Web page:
I was not convinced by her argument that the weasely folks did not know that their game would eventually end. I did not buy into the idea that they were ultimately searching for death. This is the only way she can reconcile her revile of humanitarian and socialist ideas with the necessary destruction of everything in the world. Per Rand’s arguments, all of the “socialists” are necessarily selfish, but they have to create a world in which their selfishness is hidden under a layer of sacrifice. It is all just too cloudy; she is unwilling to admit that Taggert’s group know that they are being weasely; she continues to represent them as entitled, rather than conniving. In the real world, these type of people are more often clearly aware of what they are doing and would rather scam the world then properly engage it. Instead, Rand’s characters neither engage nor scam; they just make irrational regulations to satisfy momentary desires without thinking at all. I understand that this is most representative of her philosophy but an unlikely unrepresentative example does not, in fact, prove her point. For example, Taggart talks about breaking the spine of the railroad (and he is the one who is most interested in killing Galt at the end), but this is nonsensical. He would not really want this. He does not crave destruction. He craves reward without effort. He is a moocher not a destroyer.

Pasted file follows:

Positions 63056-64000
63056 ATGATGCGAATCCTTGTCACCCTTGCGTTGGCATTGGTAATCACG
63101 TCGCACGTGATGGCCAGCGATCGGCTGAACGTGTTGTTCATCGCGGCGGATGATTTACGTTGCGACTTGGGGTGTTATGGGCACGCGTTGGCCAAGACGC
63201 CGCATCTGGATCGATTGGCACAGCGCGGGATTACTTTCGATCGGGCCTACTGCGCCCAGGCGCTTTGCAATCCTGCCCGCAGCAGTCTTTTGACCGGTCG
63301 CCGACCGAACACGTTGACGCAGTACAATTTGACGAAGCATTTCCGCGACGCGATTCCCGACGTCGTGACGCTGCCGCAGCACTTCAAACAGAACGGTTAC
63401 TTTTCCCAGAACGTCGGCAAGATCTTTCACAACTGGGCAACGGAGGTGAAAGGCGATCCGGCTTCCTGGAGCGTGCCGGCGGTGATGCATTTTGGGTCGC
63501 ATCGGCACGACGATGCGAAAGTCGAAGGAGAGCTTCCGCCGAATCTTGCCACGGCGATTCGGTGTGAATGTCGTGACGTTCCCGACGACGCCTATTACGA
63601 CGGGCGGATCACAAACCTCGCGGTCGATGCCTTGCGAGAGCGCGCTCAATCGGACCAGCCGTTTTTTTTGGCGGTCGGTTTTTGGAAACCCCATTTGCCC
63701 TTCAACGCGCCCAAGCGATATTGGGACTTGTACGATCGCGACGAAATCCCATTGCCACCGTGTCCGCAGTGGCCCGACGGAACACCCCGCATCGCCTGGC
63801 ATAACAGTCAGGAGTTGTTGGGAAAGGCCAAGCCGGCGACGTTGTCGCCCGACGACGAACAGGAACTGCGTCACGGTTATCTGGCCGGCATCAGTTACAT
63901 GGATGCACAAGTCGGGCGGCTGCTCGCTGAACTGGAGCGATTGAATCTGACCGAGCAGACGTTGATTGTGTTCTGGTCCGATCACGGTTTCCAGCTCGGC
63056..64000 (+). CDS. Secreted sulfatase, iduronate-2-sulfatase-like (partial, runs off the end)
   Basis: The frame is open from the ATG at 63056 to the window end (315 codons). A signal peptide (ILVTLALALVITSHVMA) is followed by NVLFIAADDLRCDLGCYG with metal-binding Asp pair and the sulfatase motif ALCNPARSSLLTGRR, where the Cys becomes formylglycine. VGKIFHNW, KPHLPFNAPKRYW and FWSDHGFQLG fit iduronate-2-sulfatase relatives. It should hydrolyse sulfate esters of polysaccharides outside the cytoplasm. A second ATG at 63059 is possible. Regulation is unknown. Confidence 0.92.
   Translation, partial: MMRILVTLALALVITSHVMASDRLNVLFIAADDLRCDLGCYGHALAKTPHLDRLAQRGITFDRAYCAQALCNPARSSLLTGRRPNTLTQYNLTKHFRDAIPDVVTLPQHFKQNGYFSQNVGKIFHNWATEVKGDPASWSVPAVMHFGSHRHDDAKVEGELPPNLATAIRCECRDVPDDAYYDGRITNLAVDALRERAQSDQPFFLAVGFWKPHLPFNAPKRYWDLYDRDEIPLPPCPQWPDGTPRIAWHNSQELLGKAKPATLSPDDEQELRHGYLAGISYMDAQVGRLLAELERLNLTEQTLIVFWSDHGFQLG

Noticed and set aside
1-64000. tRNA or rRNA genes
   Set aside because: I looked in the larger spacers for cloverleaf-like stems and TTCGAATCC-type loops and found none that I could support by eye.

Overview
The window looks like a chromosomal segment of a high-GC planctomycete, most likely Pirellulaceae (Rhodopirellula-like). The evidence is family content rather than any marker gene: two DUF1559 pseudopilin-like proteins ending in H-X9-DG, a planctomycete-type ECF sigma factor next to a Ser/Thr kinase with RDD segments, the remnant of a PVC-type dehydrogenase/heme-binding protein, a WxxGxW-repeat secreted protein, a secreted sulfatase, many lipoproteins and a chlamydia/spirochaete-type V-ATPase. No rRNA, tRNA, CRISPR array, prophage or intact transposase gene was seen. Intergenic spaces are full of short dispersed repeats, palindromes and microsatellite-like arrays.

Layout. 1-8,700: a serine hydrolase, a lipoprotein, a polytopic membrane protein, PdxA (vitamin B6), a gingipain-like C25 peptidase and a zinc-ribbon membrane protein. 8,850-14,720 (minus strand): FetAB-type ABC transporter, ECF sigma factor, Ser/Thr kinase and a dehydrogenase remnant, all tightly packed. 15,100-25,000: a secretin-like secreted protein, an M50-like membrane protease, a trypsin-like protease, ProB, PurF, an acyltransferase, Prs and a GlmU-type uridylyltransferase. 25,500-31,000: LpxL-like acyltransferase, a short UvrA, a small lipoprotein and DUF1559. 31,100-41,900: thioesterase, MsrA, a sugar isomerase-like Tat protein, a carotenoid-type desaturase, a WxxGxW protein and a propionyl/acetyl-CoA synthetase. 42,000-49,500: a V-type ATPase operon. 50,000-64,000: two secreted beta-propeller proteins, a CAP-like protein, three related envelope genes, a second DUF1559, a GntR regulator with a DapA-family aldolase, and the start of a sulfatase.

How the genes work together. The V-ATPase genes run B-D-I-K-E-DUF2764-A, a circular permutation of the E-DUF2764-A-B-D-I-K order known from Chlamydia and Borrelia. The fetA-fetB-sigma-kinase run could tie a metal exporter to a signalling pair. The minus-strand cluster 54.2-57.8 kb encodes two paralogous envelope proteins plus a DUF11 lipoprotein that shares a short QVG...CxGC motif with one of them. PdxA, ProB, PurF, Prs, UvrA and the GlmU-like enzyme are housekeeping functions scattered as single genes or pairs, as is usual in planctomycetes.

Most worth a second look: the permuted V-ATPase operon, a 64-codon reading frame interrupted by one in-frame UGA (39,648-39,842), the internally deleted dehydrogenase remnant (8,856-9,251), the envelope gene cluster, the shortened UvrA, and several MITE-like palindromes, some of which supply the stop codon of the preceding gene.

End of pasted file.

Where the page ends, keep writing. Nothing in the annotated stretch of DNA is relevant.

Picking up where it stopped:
I liked the feminist thread in Rand’s discussion on sexual openness and desire, and her clear representation of Dagny as a hero, but the book could really have used a few more powerful women. Ultimately, the valley is going to end up with about 6 women and 400 men (at the rate things were going) which is going to create a huge problem between them.
Along this same theme, her portrayal of sex and sexual relationships felt too simplistic. I like that Dagny was free and Reardon was tied by guilt over his sexual desires. I like that Reardon eventually is released from his guilt, but I thought his development was too overt and ridiculous and not at all believable. Rather than realistically complicating things by having Dagny sleep with all of them (which I suspect was her intention), Rand sets up three slightly ridiculous relationships.